Tips For Preventing Lyme Disease

Lyme disease is the most commonly reported vectorborne illness in Wisconsin. It is caused from the bite of an infected deer tick and can cause symptoms that affect the skin, nervous system, heart, and/or joints.

Often, but not always, Lyme disease starts as a roughly circular reddish rash (called erythema migrans) around or near the site of the tick bite. The rash expands in size over a period of days or weeks. During the rash stage, other symptoms such as fever, headache, fatigue, stiff neck, muscle and/or joint pain may be present. These signs and symptoms may last for several weeks. If left untreated, complications such as meningitis (inflammation of the brain and spinal cord), facial palsy (weakness or paralysis of muscles in the face), heart abnormalities, and arthritis may occur within a few weeks to months after the initial start of symptoms.

Ticks are most active during the warmer months of April through September; therefore it is no surprise that most Lyme disease cases are reported in the spring and summer. Decrease your risk for Lyme disease by following the precautions below:

  • Avoid areas where deer ticks live, such as wooded, bushy areas with long grass and leaves.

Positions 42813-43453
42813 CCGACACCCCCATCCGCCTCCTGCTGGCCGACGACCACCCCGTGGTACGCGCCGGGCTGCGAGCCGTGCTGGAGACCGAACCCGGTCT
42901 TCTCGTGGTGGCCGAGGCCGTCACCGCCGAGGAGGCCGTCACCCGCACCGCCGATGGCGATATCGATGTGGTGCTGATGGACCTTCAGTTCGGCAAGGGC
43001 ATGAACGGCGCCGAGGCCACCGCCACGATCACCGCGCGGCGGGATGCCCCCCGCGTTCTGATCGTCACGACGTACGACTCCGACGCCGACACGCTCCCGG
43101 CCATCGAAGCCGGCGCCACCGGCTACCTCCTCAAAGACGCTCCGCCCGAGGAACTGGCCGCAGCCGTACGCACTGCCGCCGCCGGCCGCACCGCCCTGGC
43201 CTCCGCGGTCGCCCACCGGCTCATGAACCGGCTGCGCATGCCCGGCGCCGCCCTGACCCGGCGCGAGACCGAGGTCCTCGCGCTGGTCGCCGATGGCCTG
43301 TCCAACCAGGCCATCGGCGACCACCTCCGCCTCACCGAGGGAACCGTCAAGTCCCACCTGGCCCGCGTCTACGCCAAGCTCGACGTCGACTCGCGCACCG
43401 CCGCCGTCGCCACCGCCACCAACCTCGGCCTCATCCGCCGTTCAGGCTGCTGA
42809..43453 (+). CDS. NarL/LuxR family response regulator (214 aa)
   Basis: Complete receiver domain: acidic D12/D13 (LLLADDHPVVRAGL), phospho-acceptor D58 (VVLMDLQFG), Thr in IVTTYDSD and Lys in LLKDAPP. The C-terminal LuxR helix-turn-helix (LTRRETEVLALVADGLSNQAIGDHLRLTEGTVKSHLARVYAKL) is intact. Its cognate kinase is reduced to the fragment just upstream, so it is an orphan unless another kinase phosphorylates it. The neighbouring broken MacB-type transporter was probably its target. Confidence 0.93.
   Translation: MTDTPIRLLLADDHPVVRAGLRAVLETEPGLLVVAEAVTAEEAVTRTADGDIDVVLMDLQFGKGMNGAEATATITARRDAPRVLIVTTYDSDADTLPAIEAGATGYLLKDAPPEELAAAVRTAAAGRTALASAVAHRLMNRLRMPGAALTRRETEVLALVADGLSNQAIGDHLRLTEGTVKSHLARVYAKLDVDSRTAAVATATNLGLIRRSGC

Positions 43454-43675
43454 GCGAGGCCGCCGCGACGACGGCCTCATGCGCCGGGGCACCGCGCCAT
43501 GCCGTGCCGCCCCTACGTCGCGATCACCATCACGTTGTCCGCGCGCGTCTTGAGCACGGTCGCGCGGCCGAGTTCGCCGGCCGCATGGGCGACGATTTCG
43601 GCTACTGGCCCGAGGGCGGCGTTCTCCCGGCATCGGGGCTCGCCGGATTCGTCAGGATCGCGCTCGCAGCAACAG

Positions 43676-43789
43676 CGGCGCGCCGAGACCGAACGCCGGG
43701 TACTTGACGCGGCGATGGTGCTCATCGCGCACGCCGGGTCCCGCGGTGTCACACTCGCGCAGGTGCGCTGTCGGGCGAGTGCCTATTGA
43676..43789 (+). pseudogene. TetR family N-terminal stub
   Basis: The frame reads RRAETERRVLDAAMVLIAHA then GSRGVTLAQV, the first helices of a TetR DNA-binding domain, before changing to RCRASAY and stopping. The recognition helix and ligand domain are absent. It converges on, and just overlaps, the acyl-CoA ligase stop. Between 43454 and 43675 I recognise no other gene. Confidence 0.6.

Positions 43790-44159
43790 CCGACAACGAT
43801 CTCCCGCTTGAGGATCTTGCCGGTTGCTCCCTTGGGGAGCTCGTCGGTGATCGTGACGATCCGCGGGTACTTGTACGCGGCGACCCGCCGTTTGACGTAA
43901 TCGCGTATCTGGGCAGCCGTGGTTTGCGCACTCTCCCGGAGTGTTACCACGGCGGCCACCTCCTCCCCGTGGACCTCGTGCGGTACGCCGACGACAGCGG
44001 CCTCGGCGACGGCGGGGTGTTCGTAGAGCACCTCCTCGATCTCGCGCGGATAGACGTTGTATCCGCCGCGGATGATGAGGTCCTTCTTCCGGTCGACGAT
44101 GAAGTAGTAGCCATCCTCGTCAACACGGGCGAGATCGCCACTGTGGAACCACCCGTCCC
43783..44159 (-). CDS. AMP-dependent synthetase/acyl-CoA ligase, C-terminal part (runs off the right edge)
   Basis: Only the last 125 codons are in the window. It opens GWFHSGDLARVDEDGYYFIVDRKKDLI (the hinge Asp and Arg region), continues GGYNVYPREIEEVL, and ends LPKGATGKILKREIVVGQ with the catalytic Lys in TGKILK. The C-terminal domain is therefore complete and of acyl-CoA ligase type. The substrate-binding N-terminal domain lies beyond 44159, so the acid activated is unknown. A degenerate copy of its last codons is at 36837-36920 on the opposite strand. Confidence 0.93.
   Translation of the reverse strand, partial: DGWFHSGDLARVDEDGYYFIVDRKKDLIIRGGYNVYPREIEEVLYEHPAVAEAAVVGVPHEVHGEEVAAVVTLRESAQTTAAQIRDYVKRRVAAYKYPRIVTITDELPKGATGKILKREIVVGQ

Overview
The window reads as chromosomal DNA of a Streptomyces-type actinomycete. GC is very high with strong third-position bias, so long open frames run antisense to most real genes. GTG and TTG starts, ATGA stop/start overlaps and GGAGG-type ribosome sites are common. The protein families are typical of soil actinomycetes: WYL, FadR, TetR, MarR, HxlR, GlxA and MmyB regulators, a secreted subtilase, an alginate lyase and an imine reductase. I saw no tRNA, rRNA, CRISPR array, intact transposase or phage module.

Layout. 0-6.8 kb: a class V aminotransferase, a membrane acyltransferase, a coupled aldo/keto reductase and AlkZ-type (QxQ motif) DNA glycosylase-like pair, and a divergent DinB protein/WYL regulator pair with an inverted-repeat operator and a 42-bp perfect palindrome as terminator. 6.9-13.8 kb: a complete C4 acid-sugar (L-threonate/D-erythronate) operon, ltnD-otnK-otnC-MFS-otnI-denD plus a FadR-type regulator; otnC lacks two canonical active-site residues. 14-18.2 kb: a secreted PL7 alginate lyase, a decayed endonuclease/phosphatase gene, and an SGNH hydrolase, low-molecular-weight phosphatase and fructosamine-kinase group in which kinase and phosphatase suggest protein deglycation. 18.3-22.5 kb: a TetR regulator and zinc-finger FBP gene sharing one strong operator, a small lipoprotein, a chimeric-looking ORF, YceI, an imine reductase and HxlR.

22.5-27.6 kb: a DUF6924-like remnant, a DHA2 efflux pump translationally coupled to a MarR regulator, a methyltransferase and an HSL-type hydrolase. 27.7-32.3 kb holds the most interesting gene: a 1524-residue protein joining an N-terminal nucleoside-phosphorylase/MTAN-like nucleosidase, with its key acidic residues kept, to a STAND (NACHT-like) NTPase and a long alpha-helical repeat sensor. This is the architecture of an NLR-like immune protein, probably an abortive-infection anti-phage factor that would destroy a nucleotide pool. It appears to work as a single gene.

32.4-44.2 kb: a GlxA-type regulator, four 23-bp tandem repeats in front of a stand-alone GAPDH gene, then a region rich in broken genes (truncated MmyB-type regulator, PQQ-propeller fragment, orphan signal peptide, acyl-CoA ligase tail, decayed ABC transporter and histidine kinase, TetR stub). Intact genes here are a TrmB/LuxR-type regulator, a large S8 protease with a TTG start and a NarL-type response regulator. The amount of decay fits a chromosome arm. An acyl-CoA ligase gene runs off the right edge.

• Use insect repellents containing 0.5% permethrin or 20-30% DEET; these products have been shown to be effective in repelling deer ticks. Be sure to follow the manufacturer’s directions on the label.
  • Wear a long-sleeved shirt, long pants, and high socks with pant cuffs tucked into the socks. Light colored clothing will make ticks easier to find.
  • Walk in the center of mowed trails to avoid brushing up against grass and vegetation.
  • Conduct thorough “tick checks” on yourself, your children and pets after spending time in tick-infected areas. Prompt removal of ticks, even after they have attached, can drastically reduce the chance of Lyme disease transmission.

If you suspect that you or someone you know may have Lyme disease, contact your health care provider immediately. For any other questions contact the FCP Community Health Department at 715-478-4355.


Department of Health Services:

Centers for Disease Control and Prevention: